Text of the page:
But he believes it is now urgent if the US is to remain at the forefront of the global economy:

It is an ‘all hands on deck’ moment or the 21st century will not be US-led.

He thinks that Europe’s strategy to address the impact of AI, the EU’s AI Act, which was recently passed, puts it a bit ahead of the US, although the Act doesn’t provide a total workforce plan:

The different European countries are like the US States - they have different needs. For example, Germany has always had good skills development, with apprenticeships and planning. Things differ from country to country but it will impact everyone. There should also be an International AI strategy but with flexibility for individual countries or states.

There are huge political challenges for governments, but Lotito believes that the work the WPI has done with states has been like a breath of fresh air:

They can move more quickly than at the Federal level, and actually they have no choice as they need the improvements on a day to day basis, not in the distant future.

Meade agrees:

In the US the states are moving forward and of course are in the front line. At the Federal level the government, so the Senate, the House and the White House, are all still trying to develop policies with stakeholders.

Last year the White House produced its blueprint for an AI Bill of Rights, which set out voluntary provisions on the use of AI, but more recently released an updated strategy to coordinate and focus federal investments in AI. It has also held meetings with employers and labor representatives, and with companies working with and developing AI technologies to discuss the use of AI, and its impact on the workforce. 

The WPI report concludes that it will be local state level strategies that will be most successful. To achieve that it argues that federal labor market reporting needs to be modernized, so that data is accurate and accessible in real time to both job seekers and employers. Better reporting will also allow economy wide trends in emerging roles and industries to be spotted earlier.  


To bridge the current US skills gap the WPI report advocates that Federal legislation is needed for an AI driven economy, because its success depends on the ability to train a broader workforce, and handle job disruption.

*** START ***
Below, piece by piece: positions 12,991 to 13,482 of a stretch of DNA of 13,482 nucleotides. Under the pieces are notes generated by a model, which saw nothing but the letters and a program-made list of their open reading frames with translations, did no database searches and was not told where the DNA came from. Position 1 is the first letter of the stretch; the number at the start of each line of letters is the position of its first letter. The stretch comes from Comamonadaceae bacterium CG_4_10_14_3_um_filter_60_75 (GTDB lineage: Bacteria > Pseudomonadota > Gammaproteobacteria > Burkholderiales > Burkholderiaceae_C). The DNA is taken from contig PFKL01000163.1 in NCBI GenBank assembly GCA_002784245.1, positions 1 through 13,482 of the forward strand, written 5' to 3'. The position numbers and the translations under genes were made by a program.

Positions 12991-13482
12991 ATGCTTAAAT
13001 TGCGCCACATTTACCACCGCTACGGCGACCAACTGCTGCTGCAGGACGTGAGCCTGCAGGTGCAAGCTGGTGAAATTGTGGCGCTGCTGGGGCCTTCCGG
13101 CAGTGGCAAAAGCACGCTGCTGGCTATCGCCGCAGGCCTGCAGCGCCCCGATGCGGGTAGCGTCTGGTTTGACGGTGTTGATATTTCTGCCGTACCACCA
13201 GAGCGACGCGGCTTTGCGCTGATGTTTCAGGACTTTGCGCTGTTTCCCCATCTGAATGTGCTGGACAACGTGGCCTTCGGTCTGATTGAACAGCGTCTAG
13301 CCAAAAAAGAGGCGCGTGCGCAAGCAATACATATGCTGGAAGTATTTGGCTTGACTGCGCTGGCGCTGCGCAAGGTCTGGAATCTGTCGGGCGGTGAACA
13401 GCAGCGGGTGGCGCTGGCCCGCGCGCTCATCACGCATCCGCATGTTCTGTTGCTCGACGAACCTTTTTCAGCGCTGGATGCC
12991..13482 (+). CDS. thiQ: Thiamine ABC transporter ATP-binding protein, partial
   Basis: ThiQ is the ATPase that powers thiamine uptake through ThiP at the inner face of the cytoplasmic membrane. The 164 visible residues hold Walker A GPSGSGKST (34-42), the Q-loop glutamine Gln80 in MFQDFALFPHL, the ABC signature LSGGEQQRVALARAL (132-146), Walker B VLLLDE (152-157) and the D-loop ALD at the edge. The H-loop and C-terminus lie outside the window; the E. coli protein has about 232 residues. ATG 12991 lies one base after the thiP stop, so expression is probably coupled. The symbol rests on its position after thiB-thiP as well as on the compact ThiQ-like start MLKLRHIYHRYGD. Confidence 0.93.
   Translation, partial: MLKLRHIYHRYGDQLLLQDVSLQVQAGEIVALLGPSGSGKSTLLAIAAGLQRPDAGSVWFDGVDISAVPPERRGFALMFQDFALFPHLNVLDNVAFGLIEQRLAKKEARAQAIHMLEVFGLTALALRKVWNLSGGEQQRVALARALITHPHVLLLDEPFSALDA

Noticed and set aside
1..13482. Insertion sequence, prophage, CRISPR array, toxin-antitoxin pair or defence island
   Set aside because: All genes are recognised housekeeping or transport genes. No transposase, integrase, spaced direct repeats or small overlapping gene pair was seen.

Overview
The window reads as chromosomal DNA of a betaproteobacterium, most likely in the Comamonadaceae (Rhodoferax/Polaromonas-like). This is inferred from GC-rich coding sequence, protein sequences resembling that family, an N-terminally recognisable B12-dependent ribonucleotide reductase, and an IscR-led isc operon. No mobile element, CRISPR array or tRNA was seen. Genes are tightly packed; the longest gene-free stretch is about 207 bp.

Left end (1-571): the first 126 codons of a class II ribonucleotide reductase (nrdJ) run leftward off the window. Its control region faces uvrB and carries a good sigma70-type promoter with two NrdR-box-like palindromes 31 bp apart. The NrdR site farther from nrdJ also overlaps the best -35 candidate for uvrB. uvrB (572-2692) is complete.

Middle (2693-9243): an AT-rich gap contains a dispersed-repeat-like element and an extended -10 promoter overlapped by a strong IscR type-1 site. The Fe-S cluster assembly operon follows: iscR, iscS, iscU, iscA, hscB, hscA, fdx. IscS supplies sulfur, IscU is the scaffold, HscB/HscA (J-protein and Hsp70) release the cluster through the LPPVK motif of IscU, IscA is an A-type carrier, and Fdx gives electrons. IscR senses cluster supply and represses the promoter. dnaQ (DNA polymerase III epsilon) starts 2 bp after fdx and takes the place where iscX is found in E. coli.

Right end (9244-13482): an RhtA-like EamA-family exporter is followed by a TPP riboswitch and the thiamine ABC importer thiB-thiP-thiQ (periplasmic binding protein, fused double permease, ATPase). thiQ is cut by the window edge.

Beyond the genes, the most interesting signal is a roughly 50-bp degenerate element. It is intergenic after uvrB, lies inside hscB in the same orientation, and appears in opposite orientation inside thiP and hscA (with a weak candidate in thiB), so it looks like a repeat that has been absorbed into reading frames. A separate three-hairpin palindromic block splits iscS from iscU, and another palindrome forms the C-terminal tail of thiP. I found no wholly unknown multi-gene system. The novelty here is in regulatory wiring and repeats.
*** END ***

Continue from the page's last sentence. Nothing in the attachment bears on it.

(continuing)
The report’s authors believe that the re-authorization of the Workforce Innovation and Opportunity Act (WIOA) is crucial to retraining and reskilling, but the Act needs important reforms, like better support and funding for local led initiatives, and shifting resources away from federal bureaucracy so that funding is focused on re-skilling and up-skilling workers to meet employer local demands.

The report also concludes that apprenticeships and federal funded job-training programs need to be updated to reflect the needs of the US economy. The scope of the National Apprenticeship System needs to be expanded beyond its traditional fields, and it should work more closely with key industries and sectors of the economy. The post secondary education federal training grants should also be more accessible as employers are increasingly looking at skills based recruitment, rather than  a specific degree or qualification.

Lotito concludes:

Our report shows that with labor force participation still behind pre-pandemic levels and employers still struggling to fill open jobs, significant changes are needed to transform the American workforce. We have a challenging task ahead, but if we take the right steps now, the payoff will be felt for years to come.

My take

There is a growing sense of urgency across US organizations and the government sector that AI job disruption is beginning to be felt, and the skills gap continues to widen. If the US can put federal strategies in place now that are flexible enough to work locally there could be decent opportunities for both employers and employees. But after a decade of talk, it does need to get on with it.